The OED's earliest citation for "grotesque" in this sense is 1875, giving stone-letter as a synonym. Serif_sentence_20

It would seem to mean "out of the ordinary" in this usage, as in art grotesque usually means "elaborately decorated". Serif_sentence_21

Other synonyms include "Doric" and "Gothic", commonly used for Japanese Gothic typefaces. Serif_sentence_22

Classification Serif_section_1

Serif fonts can be broadly classified into one of four subgroups: old style, transitional, Didone and slab serif, in order of first appearance. Serif_sentence_23

Old-style Serif_section_2

Old-style typefaces date back to 1465, shortly after Johannes Gutenberg's adoption of the movable type printing press. Serif_sentence_24

Early printers in Italy created types that broke with Gutenberg's blackletter printing, creating upright and later italic styles inspired by Renaissance calligraphy. Serif_sentence_25

Old-style serif fonts have remained popular for setting body text because of their organic appearance and excellent readability on rough book paper. Serif_sentence_26

The increasing interest in early printing during the late 19th and early 20th centuries saw a return to the designs of Renaissance printers and type-founders, many of whose names and designs are still used today. Serif_sentence_27

Old style type is characterized by a lack of large differences between thick and thin lines (low line contrast) and generally, but less often, by a diagonal stress (the thinnest parts of letters are at an angle rather than at the top and bottom). Serif_sentence_28

An old-style font normally has a left-inclining curve axis with weight stress at about 8 and 2 o'clock; serifs are almost always bracketed (they have curves connecting the serif to the stroke); head serifs are often angled. Serif_sentence_29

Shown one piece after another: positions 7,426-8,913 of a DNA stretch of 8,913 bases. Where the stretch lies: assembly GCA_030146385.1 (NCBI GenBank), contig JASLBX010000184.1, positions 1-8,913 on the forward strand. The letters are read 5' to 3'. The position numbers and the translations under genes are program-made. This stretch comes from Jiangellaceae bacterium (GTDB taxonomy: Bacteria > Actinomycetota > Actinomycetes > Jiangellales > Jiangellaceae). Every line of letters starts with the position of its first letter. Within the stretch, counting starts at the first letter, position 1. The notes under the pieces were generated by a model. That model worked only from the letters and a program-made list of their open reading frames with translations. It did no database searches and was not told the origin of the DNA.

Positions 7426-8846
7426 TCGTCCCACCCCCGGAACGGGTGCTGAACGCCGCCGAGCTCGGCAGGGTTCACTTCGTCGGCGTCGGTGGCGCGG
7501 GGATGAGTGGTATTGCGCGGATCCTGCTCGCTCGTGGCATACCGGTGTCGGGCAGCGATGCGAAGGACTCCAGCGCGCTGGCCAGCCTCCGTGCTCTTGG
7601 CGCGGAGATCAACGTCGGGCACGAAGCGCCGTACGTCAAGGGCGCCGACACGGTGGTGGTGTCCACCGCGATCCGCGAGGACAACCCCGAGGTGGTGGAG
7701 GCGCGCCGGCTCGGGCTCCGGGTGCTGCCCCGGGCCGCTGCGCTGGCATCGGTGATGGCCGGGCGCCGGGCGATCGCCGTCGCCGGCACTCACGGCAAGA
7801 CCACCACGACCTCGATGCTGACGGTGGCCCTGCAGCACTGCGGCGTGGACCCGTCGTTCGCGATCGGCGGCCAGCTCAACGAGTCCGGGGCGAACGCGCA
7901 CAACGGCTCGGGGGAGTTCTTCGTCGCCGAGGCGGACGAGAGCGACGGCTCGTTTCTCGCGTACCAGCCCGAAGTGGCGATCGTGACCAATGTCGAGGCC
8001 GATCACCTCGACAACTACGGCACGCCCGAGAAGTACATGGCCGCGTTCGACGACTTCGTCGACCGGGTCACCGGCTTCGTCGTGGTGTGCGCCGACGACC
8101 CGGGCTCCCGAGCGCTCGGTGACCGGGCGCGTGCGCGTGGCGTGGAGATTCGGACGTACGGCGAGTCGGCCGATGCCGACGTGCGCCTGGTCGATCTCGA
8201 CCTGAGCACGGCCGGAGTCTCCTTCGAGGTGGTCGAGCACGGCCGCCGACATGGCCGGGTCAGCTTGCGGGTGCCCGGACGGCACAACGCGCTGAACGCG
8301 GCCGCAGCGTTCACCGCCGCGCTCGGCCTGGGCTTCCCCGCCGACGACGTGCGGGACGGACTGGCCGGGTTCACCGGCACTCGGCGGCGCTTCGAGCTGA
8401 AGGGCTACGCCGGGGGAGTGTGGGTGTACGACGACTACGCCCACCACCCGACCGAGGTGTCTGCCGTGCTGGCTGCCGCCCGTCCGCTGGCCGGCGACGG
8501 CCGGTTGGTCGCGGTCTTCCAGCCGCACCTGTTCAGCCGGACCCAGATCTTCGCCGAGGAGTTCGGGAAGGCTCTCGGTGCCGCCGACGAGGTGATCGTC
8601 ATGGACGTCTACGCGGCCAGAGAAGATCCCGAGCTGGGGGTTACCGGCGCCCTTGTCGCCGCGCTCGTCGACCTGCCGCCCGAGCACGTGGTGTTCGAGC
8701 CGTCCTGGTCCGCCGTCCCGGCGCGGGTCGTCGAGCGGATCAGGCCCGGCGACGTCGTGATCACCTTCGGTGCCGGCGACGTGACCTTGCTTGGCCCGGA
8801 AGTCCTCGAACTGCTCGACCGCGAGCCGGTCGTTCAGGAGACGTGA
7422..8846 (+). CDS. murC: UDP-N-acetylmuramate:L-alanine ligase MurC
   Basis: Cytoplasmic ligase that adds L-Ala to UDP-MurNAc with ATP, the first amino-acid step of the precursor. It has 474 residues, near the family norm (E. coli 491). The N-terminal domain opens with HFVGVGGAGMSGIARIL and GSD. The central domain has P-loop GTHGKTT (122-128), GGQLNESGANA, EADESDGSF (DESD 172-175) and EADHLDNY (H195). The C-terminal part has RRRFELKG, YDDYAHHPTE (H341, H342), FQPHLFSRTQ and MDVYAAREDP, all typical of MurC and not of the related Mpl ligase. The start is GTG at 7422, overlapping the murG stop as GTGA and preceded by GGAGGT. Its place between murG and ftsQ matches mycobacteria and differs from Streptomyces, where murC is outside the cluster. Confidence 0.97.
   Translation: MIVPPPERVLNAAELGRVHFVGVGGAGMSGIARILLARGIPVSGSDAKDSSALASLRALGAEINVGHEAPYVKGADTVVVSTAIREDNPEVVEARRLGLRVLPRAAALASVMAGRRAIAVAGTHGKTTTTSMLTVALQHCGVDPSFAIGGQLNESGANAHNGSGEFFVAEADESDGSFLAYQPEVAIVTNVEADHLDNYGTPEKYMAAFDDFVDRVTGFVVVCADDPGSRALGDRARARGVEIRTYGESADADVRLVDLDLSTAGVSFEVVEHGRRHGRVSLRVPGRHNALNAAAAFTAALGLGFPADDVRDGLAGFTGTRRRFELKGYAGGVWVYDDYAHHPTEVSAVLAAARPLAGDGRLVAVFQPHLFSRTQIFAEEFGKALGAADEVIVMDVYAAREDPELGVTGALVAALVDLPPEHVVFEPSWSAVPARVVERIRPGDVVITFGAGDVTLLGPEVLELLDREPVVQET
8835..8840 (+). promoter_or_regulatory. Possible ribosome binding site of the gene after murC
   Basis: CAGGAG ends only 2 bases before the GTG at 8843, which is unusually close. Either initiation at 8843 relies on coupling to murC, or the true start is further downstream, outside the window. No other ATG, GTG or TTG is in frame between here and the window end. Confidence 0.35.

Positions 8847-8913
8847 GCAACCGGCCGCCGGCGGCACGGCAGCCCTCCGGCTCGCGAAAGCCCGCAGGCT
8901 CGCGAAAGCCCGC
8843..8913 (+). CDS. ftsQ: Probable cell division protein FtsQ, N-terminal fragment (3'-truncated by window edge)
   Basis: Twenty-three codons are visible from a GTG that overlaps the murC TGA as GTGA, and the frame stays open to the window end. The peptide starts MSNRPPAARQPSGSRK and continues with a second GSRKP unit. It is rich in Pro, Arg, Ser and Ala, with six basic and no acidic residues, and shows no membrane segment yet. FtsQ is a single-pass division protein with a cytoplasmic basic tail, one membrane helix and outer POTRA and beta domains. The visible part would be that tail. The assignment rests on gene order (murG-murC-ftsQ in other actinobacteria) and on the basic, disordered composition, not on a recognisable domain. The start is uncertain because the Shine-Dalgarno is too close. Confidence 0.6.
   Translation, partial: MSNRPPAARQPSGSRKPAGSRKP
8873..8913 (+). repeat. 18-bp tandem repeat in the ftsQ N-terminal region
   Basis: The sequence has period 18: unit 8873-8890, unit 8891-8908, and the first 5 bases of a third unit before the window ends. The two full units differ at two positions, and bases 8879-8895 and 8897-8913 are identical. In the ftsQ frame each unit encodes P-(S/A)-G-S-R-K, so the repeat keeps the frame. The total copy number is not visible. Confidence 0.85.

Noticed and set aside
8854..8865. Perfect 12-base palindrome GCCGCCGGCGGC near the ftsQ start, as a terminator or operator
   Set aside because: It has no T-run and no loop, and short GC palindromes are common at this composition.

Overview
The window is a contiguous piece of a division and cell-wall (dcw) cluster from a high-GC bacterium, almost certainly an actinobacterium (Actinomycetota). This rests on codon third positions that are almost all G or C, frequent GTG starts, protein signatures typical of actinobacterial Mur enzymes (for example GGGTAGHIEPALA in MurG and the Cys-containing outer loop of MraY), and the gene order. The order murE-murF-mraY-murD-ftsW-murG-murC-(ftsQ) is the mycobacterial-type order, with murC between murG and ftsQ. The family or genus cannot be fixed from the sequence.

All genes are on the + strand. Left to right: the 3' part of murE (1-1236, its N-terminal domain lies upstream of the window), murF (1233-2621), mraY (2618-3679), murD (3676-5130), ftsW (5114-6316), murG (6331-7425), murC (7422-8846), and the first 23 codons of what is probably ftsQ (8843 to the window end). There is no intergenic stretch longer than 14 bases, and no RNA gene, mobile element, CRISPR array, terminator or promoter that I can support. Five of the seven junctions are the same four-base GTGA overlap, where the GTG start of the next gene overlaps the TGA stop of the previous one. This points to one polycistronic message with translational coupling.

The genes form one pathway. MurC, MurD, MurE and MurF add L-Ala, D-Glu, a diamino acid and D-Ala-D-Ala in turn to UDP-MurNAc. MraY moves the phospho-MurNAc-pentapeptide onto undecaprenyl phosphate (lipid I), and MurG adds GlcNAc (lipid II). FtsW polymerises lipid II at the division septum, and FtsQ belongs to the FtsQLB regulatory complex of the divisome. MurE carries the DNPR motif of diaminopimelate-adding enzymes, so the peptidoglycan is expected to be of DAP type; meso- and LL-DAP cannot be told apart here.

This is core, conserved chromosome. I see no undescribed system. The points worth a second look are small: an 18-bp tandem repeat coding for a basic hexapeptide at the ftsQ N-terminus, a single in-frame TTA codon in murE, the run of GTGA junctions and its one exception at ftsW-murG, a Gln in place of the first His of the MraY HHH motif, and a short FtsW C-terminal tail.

Old-style faces evolved over time, showing increasing abstraction from what would now be considered handwriting and blackletter characteristics, and often increased delicacy or contrast as printing technique improved. Serif_sentence_30

Old-style faces have often sub-divided into Venetian (or humanist) and Garalde (or Aldine), a division made on the Vox-ATypI classification system. Serif_sentence_31

Nonetheless, some have argued that the difference is excessively abstract, hard to spot except to specialists and implies a clearer separation between styles than originally appeared. Serif_sentence_32

Modern typefaces such as Arno and Trinité may fuse both styles. Serif_sentence_33

Early "humanist" roman types were introduced in Italy. Serif_sentence_34

Modelled on the script of the period, they tend to feature an "e" in which the cross stroke is angled, not horizontal; an "M" with two-way serifs; and often a relatively dark colour on the page. Serif_sentence_35

In modern times, that of Nicolas Jenson has been the most admired, with many revivals. Serif_sentence_36

Garaldes, which tend to feature a level cross-stroke on the "e", descend from an influential 1495 font cut by engraver Francesco Griffo for printer Aldus Manutius, which became the inspiration for many typefaces cut in France from the 1530s onwards. Serif_sentence_37

Often lighter on the page and made in larger sizes than had been used for roman type before, French Garalde faces rapidly spread throughout Europe from the 1530s to become an international standard. Serif_sentence_38